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Unread 05-30-2010, 10:52 AM   #31
Shawn Prentice
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Quote:
Originally Posted by Matt
As far as lead in ceramics ... the RRP rule has absolutely nothing to do with it. It's for disturbing paint in pre-'78 homes - PAINT, NOT TILE.
You are correct and I mentioned this earlier. But, if the old ceramics you are demolishing have lead in them and lead dust is released during the process, you can contaminate the work area as well as the client's home.

If your client and/or their children get poisoned, you will be liable for releasing lead dust in the customer's home whether it's covered under RRP or not.

Contractors haven't had many problems with this issue due to the fact that people don't know...yet. But, homeowners (and attorneys) are becoming more and more aware of the RRP rule and the dangerous effects of lead dust released during construction activities in their homes. All they would have to do is get a blood test after the work is done that shows elevated levels of lead and call an attorney. Did the lead poisoning come from the construction work? Maybe, maybe not, but how much will it cost a contractor in legal fees to defend him/herself? A contractor won't have a chance at all if no precautions were taken and documented.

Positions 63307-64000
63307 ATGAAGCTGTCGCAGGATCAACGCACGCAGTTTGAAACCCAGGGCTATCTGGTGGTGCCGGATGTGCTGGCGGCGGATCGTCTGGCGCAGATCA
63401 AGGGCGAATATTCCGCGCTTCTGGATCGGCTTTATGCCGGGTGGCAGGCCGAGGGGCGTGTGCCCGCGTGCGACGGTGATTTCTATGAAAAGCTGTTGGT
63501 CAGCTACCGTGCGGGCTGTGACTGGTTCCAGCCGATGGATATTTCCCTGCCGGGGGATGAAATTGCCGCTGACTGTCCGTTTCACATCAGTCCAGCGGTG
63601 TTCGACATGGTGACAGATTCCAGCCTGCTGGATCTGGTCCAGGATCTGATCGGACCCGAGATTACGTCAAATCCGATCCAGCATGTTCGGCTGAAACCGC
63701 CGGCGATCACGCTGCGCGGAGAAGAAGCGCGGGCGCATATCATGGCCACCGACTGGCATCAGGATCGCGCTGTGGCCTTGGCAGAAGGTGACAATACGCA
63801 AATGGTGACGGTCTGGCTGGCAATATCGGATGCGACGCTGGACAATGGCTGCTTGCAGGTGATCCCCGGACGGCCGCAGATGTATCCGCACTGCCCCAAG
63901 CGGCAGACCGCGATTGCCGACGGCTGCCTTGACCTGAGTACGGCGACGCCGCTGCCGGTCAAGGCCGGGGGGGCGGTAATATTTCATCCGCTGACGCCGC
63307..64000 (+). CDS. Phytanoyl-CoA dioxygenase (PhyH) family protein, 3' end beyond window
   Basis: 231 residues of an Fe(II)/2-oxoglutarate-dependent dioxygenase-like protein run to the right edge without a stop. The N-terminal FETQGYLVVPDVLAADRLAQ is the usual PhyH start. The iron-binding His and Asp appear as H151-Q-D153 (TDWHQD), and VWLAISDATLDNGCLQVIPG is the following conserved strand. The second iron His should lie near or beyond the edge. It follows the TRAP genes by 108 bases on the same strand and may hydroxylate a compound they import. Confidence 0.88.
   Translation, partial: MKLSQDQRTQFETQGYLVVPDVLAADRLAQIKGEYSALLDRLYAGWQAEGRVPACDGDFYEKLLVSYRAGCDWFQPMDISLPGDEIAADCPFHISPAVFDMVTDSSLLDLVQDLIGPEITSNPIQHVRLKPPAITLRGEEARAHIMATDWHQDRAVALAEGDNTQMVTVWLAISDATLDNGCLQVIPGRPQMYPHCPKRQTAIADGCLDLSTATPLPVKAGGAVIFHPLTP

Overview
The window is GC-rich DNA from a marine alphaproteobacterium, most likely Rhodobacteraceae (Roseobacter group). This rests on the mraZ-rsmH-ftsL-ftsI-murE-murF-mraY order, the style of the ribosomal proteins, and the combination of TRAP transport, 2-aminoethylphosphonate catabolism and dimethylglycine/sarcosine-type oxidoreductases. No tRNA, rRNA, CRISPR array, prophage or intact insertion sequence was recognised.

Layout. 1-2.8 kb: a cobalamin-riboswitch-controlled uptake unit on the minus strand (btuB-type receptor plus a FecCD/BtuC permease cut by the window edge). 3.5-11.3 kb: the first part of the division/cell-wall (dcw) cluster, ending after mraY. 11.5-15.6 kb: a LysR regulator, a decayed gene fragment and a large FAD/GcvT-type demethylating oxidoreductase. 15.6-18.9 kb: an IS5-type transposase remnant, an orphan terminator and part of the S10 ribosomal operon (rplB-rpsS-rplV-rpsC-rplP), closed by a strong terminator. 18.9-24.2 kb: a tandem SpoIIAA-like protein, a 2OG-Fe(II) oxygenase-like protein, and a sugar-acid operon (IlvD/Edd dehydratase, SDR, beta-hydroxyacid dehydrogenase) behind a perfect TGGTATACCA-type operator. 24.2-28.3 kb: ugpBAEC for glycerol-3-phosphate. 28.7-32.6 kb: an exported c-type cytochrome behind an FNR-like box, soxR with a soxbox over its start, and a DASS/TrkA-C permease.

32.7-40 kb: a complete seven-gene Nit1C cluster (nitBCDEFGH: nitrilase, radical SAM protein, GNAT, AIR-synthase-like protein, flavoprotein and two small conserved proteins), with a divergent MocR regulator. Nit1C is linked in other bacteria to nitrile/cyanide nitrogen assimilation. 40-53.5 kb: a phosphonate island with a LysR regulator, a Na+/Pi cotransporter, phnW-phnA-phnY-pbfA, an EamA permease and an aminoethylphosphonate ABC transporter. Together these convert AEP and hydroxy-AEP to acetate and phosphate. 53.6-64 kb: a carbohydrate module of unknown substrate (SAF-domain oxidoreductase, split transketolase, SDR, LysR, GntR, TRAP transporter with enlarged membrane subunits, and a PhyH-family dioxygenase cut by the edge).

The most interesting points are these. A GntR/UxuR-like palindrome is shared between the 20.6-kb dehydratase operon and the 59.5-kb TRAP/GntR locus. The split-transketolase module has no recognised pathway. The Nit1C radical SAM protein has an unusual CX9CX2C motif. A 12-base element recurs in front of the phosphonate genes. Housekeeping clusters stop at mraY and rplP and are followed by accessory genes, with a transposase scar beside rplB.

I, like Dean, didn't know much about lead dangers until I became more knowledgeable on the subject. Now, I take it seriously. Even in my own 1913 home and I have no kids.

And, if you know about lead safe work practices, a dust mask won't cut it alone. The danger of contamination in the case of removing old tiles doesn't come from kids eating tile chips, it's from the dust created during breakage. That dust will be carried out of the work area on clothing, by air currents, on tools used, on trash receptacles, etc. Then it can be circulated through the house via the duct work. It can settle on the floor only to be stirred up when someone walks by or a kid is playing. Etc.

Like I said, one can take from this what they will and do things how they like, but the dangers of lead are real and the legal liability of contractors is increasing.
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Unread 05-30-2010, 11:03 AM   #32
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Shawn,

Nowhere did I say that lead poisoning is not serious. This RRP thing is not being administered seriously: